With extremely dry conditions persisting across much of Alaska, wildland fire managers are asking the public to be mindful of the potential for wildfires during Memorial Day weekend.
“For many Alaskans, Memorial Day weekend marks the unofficial start of summer,” Alaska Division of Forestry Wildland Fire & Aviation Program Manager Norm McDonald said. “We know lots of people are going to be out camping, hiking, boating, barbecuing and enjoying other forms of recreation over the holiday weekend. We just ask them to be extremely careful when it comes to the potential for starting wildfires.”
A burn permit suspension implemented by the Alaska Division of Forestry on May 1 remains in effect on state, private and municipal lands for all of the state with the exception of Southeast Alaska. The suspension prohibits the use of burn barrels, burning of brush piles and burning of lawns. The burn permit suspension was put in place to reduce human-caused wildfires due to concerns with COVID-19 and the impacts it could have on importing firefighting personnel to Alaska from the Lower 48. Since then, however, the fire danger in many areas of the state has intensified due to dry, windy conditions that have increased the likelihood of human-caused wildfire starts.
While campfires 3 feet or less in diameter with flame lengths less than 2 feet high are allowed during a burn permit suspension, fire managers advise against having a campfire in these dry conditions unless it is absolutely necessary. May has been an extremely dry month in most parts of mainland Alaska. Only one one-hundredth (0.01) of an inch of rain has been recorded at both the Anchorage and Fairbanks airports and only a trace of precipitation has been recorded in McGrath, according to the National Weather Service. While spring greenup is occurring around the state, the lack of precipitation has left dead surface fuels very dry and susceptible to ignition. Despite the nearly statewide burn permit suspension, the Division of Forestry continues to respond to numerous illegal burning activities that have resulted in several wildfires.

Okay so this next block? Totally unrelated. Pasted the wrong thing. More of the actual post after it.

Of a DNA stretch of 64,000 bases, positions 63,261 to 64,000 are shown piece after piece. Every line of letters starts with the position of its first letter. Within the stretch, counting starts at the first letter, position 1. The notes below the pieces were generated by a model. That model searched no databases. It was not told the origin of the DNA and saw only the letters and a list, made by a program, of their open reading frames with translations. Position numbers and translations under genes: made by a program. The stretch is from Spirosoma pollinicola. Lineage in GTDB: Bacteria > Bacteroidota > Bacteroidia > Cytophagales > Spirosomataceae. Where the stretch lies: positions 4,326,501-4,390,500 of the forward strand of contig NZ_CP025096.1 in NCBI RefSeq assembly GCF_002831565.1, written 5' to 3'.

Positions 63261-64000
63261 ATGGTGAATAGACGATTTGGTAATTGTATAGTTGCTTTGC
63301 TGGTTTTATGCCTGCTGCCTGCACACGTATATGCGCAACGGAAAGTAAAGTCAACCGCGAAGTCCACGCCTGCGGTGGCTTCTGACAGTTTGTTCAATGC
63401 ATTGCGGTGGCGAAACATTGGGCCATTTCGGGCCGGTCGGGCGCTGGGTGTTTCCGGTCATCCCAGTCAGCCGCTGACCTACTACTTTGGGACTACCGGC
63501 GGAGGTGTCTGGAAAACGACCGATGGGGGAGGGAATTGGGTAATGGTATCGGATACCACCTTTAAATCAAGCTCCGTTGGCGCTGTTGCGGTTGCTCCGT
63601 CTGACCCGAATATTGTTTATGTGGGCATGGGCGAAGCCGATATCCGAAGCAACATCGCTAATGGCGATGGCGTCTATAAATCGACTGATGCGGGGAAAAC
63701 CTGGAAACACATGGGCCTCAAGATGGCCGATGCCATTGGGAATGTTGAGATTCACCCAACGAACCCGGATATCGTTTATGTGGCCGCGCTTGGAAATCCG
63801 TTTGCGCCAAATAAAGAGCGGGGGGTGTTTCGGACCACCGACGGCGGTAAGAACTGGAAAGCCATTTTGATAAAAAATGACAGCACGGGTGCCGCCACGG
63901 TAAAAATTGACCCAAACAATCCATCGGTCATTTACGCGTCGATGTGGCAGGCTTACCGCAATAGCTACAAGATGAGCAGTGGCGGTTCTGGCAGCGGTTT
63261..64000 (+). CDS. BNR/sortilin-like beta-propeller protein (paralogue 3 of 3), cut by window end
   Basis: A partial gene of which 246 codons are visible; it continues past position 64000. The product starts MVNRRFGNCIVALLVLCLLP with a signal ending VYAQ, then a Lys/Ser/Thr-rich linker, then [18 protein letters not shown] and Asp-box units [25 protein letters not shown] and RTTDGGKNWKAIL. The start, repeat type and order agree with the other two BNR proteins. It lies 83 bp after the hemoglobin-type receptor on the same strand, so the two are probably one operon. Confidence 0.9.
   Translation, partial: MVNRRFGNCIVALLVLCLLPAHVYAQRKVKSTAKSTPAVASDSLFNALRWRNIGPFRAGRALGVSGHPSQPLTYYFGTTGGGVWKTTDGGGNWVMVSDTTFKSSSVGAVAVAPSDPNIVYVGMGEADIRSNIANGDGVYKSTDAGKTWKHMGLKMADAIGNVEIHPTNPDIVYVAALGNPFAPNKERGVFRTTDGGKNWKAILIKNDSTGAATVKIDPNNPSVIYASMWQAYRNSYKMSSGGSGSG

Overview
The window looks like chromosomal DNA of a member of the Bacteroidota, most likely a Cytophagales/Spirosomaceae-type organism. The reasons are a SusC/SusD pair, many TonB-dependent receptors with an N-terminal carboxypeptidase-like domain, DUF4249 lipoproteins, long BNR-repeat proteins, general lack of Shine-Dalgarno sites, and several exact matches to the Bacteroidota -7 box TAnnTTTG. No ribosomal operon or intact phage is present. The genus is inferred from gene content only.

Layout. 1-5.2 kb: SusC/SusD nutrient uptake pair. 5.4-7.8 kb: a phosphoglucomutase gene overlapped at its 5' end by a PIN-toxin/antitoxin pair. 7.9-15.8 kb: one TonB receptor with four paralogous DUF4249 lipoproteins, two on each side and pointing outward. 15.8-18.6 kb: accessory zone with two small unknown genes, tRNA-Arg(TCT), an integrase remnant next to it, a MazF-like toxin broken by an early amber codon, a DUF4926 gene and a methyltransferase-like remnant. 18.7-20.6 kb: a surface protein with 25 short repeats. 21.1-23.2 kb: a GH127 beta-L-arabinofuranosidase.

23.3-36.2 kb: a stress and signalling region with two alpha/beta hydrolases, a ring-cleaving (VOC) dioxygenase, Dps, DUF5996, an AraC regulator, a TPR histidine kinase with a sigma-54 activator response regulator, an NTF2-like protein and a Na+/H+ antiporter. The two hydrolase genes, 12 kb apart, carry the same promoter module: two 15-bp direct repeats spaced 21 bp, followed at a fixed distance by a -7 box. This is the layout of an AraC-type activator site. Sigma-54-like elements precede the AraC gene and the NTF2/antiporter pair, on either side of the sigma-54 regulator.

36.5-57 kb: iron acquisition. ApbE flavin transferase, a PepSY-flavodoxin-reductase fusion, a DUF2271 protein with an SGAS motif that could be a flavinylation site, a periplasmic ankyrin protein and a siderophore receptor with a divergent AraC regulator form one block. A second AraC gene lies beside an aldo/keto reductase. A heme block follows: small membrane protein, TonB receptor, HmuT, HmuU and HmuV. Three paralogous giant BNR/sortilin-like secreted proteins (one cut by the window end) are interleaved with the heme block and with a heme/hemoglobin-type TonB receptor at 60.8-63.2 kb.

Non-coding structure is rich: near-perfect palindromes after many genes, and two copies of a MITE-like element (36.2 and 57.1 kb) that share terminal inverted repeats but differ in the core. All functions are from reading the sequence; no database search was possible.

Alaska’s wildfire season officially started April 1 and wildland firefighters have already responded to fire calls. As of Wednesday, there have been 86 wildfires recorded around the state that have burned approximately 238 acres. Nearly half of those fires – 40 – have been in the Mat-Su Valley, which has already seen two significant fires – the 130-acre Trumpeter fire atPoint MacKenzie and the 56-acre Moose Meadows fire just north of Wasilla last weekend. All the fires recorded so far this season have been caused by humans.
Here are a few tips from the Alaska Division of Forestry, BLM Alaska Fire Service, National Park Service, U.S. Fish and Wildlife Service, and U.S. Forest Service to help prevent wildfires this weekend and the rest of the summer:
- Never leave a fire unattended.
- In areas where open burning is allowed, make sure you have a Division of Forestry burn permit and follow the safe burning guidelines listed on it. Call your local state forestry office or go online to ensure burning is allowed on the day you want to burn.
- Clear areas around campfires down to mineral soil to reduce the chances of escapement.
- Keep campfires small and manageable.
- Have tools and water on hand to prevent fires from escaping.
- Make sure campfires are completely extinguished before you leave them, by repeatedly drowning them with water and stirring the coals/ashes until they are cold to the touch.
- Dispose of barbecue ashes or coals in a fireproof container; do not dump them in the woods.
- Call 911 immediately if there is a wildland fire emergency.
Information about safe burning practices is available at local forestry offices, local fire departments and online at http://forestry.alaska.gov/burn. A directory of statewide forestry offices can be found at http://forestry.alaska.gov.
Remember, you are responsible for any fire you start.